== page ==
The Death of Norman R. Petersen, Jr.

To the Williams community,

I write to honor the memory of Norman R. Petersen, Jr., Washington Gladden Professor of Religion, Emeritus, who passed away on March 26 at the age of 90.

Born in Chicago in 1933, Norman lived in several places as a child (when asked to name his hometown for his Williams faculty bio, his answer was: “too many”). He served in the U.S. Army from 1952 to 1954, attaining the rank of sergeant before returning to his studies. An admirer of the New York School of Abstract Expressionism, he then earned a B.F.A. in painting and graphic arts from the Pratt Institute in Brooklyn. He was also fascinated by religion, literature and history. So it was back to school once more, first at Boston University’s School of Theology and then at Harvard’s Divinity School, where he earned a second Bachelor’s degree, this one in sacred theology, and a Ph.D. in New Testament and Christian Origins, with a dissertation entitled, “The Literary Problematic of the Apocryphon of John.”

The thesis marked Norman’s scholarly interest in the historical and literary evolution of theological texts. He taught in related areas at Wellesley College for six years, and then moved to Williams in 1969, quickly establishing himself as a deeply thoughtful scholar and instructor.

Norman’s research looked at the New Testament from a literary perspective. His publications on the subject included, Literary Criticism for New Testament Critics, The Gospel of John and the Sociology of Light: Language and Characterization in the Fourth Gospel and Rediscovering Paul: Philemon and the Sociology of Paul’s Narrative World. Rediscovering Paul was honored with the American Academy of Religion’s award for excellence in analytical-descriptive studies and the Biblical Archaeology Society’s award for best scholarly book on the New Testament and early Christian history.

In his introduction to that work, Norman described his motivation for writing the book, in terms that capture the spirit of his scholarship more generally:

I wanted to find a social being named Paul whom I had lost behind the veils of theological criticism and comparative studies. For me the former had reduced Paul to an itinerant if not an armchair church intellectual, and the latter had dissolved his image into a kaleidoscope of “parallels.”

At a time when the literature in New Testament studies was largely divided between sociological analysis and literary criticism, a prominent reviewer of Norman’s work (PDF) described him as “almost alone in having made himself thoroughly at home in both camps” and called his interdisciplinary mastery of the primary and secondary literatures “remarkable.”

Meanwhile, Norman consulted for the MacMillan publishing house on their book acquisitions in Biblical studies. He was also deeply involved in the Society for Biblical Literature as a member of their Research and Publication Committee and the editorial board for their Journal of Biblical Literature, and as co-founder and associate editor of SEMEIA, the Society’s experimental journal in Biblical studies, published from 1974 until 2002.

In the classroom, meanwhile, Norman was earning the devotion of his students in insightful, far-ranging courses including The Jewish Bible, The Many Forms of Jesus, Jesus and the Gospel Tradition and Issues in the Study of Religion. He gave a popular faculty lecture titled “Biblical Criticism as Literary Criticism,” and in 1979 taught an NEH-funded seminar, “The Bible as Literature,” at Indiana University. He also served several terms as acting chair of the Departments of Religion and of Anthropology, and later as chair of Religion.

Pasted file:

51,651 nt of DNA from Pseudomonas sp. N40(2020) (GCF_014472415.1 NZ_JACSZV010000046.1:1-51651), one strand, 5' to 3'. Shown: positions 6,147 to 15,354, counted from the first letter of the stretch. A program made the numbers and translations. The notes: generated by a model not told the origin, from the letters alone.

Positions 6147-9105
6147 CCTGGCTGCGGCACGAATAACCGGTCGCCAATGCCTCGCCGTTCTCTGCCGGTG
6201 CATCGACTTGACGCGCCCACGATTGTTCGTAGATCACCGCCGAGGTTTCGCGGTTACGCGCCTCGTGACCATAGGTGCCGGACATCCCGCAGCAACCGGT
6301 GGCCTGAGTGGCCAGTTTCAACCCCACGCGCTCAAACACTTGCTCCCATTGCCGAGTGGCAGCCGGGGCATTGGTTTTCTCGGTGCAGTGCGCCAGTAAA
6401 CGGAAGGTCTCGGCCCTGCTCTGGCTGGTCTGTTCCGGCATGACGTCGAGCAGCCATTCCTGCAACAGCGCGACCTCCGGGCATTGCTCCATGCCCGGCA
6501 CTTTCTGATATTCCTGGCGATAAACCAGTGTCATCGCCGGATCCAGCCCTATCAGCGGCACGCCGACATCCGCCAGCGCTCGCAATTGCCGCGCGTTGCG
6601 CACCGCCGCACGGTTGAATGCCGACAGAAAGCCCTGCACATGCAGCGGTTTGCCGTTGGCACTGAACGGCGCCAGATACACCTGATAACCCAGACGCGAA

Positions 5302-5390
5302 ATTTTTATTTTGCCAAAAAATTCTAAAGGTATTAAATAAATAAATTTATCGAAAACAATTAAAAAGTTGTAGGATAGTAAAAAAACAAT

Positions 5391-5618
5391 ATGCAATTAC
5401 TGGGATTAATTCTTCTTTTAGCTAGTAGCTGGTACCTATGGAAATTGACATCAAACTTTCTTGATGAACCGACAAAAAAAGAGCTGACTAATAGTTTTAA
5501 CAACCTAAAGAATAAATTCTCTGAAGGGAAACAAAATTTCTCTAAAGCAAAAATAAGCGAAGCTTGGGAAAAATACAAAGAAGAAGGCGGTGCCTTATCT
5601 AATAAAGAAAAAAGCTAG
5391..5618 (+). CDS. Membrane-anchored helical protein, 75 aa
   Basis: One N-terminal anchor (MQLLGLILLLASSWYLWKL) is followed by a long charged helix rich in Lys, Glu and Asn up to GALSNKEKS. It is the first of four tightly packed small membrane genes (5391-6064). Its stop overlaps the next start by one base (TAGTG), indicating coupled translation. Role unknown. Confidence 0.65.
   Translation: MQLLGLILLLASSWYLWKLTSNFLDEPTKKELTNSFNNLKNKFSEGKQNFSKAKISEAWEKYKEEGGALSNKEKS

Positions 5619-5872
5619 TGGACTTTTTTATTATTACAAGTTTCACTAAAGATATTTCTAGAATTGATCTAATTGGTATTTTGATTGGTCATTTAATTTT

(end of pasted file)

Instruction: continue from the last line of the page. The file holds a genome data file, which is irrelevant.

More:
In 1979 Williams honored Norman’s contributions with the Washington Gladden Professorship of Religion, a position he held into his emeritus years. As some of you will know, in addition to authoring our alma mater, “The Mountains,” Washington Gladden, Class of 1859, was renowned as the father of the social gospel, a progressive religious and social movement devoted to addressing poverty, suffering and injustice.

Off campus, Norman served as an elected member and, later, chair of the Mount Greylock Regional High School Committee during the early 1980s.

Following his retirement in 1996, Norman returned to painting. In his artist’s statement he cited the influence of renowned forebears, Philip Guston and Franz Klein. Like Guston and Klein, he eschewed use of the term “abstract expressionism” to describe his style, which he said was “neither abstract nor expressionist.” “Rather,” he said, “the images that appear on the canvas are the result of an ongoing dialogue that entails the constant rotation of the canvas after each stroke or passage.” He regularly exhibited his work in galleries across New England and in nationwide, juried shows. He was also a lover of opera and of nature, and counted Big Bend National Park in Texas among his favorite hiking spots.

Norman Petersen, Jr., is survived by his wife of 68 years Antoinette (Toni) DeRosa Petersen and children Kristen; Mark (Louisa); and Jobi Cates (Tom Cates), as well as grandchildren Shayna Farmelant; Andrew, Owen and Walt Petersen; Soren Dorr and Rowen Cates. He is also survived by his brother Richard (Donna) and niece AnneMarie.

The family’s obituary invites donations in Norman’s memory to Arbor Acres, Winston-Salem, NC, where he and Toni lived and were cared for in their retirement. A private family service will be held at a later date.

Our thoughts go out to Norman’s loved ones, friends and former colleagues.